“A man comes into my life and I have to compromise? Aha! Stupid” this infamous quote by singer, actress and activist Eartha Kitt finishes up ‘Man’s World’ on Joy Crookes’ sophomore EP Reminiscence. The quote summarises perfectly what Crookes is about, claiming back your space and independence as a woman.

Joy Crookes found fame after she appeared on popular YouTube channel, COLORS Show, with a rendition of her most popular single to date – ‘Mother May I Sleep with Danger’, the video getting a little over five million views to this date. The London-based singer started young, posting on her own YouTube channel covers, and original songs all the way back to 2013.

Joy’s music has been compared to Amy Winehouse’s time and again, but there’s something much sweeter about her -whether it be her delicate soulful voice or her youth. This EP navigates the themes she approached in her debut EP Influence; the hardships of love and fuckboys, femininity in our tender age and her dual Bengali-English heritage.

In ‘Don’t Let Me Down’ the music is minimal; utilising a simple guitar, while her voice is not pushed in a Mariah Carey (or Ariana Grande) way, it is used as an instrument of its own, restrained when needed, and powerful when unexpected. At first glance, the lyrics seem to depict a plead to a lover who’s possiby cheating, but, to me, it reads like a discussion with yourself, a promise to be one’s own fighter, even after all the hurt. This is suggested in her video, where she is represented as the Hindu deity Durga which means “the one who eliminates sufferings.” In this instance Crookes has become her own fighter, her own deity.

‘Man’s World’ is an empowering song founded on jazz-influenced beats, and you can almost imagine yourself in a ‘20s speakeasy somewhere in prohibition America. Crookes denounces the stereotypes that come with being a brown girl navigating the dating world, between the same old stereotypes. “Brown girls never blush,” she states, reaffirming her self-worth; “I get by with my liquor and my paper.” It’s a middle finger up to the patriarchy, and all the time lost on pathetic men.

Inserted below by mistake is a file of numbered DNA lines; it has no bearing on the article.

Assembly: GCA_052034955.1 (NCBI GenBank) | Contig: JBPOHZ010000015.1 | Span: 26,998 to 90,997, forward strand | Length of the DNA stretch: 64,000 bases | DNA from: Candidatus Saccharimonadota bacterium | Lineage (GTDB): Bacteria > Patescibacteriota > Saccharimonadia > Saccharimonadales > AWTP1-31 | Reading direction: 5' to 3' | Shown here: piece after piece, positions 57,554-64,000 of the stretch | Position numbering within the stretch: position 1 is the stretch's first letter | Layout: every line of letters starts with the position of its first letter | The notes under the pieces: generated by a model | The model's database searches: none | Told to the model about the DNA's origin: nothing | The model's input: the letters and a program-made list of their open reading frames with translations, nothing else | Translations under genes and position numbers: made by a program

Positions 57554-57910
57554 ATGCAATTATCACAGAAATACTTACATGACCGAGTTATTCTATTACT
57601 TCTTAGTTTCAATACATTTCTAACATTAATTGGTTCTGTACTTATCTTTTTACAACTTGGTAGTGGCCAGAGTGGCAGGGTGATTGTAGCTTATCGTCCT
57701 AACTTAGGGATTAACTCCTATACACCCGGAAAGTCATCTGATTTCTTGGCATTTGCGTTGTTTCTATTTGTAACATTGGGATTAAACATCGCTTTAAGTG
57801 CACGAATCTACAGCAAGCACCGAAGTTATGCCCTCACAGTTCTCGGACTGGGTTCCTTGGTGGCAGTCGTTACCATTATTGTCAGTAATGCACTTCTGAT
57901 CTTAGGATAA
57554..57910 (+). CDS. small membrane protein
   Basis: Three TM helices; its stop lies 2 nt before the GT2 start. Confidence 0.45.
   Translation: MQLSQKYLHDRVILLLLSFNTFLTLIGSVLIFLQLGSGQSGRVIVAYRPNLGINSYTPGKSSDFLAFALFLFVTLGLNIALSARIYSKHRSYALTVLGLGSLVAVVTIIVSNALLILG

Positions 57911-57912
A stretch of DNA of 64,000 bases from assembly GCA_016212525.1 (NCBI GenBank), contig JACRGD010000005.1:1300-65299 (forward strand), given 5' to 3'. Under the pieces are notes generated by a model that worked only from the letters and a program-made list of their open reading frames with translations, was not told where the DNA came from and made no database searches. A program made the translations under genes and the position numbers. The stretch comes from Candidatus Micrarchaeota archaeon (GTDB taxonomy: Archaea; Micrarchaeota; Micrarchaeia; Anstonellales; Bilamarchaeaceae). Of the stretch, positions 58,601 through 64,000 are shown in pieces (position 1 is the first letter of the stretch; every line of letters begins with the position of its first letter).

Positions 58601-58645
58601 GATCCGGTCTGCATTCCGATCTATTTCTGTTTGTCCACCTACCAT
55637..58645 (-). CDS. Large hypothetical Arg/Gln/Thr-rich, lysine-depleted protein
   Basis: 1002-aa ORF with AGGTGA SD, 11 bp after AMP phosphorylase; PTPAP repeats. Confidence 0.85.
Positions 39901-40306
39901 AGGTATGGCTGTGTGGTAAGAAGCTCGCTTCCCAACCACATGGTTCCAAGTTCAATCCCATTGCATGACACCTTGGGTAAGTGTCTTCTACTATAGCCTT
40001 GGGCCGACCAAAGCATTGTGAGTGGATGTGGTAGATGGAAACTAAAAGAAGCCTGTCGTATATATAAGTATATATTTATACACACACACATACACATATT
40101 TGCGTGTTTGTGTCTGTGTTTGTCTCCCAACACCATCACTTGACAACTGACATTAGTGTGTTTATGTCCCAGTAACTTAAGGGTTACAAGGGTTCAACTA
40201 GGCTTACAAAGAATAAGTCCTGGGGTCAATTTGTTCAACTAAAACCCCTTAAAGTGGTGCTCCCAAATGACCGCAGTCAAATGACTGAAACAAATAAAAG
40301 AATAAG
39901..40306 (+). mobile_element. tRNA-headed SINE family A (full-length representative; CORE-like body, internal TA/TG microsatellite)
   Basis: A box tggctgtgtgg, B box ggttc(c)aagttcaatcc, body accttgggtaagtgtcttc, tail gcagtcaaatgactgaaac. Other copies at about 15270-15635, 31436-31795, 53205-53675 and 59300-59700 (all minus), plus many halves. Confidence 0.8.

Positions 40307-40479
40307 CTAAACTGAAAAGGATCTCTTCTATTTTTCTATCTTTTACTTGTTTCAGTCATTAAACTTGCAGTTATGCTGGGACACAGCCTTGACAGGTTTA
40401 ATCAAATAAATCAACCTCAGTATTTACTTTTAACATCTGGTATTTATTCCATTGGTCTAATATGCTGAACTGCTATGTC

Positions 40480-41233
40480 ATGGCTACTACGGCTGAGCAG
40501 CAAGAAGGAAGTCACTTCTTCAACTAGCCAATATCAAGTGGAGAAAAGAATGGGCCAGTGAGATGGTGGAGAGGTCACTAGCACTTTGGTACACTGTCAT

The final song ‘For a Minute’, featuring KarimThaPeasant, depicts life in South East London; “They could steal all of our space/ If we ain’t dead/ Then it’s cheap,” the darkness of the lyrics is conveyed by the demure melody. However, somehow there’s something powerful about it, a hope within the despair.

Reminiscence is a story of growth, a step into adulthood and self-acceptance, which shows all the struggles that come with being “grown-ish.” Joy Crookes pulls you in with her soulful voice, but you stay for the poetry which stems from every lyric. Looking at the progression she has made from her first EP, there’s no denying her first album will be a staple within the music world.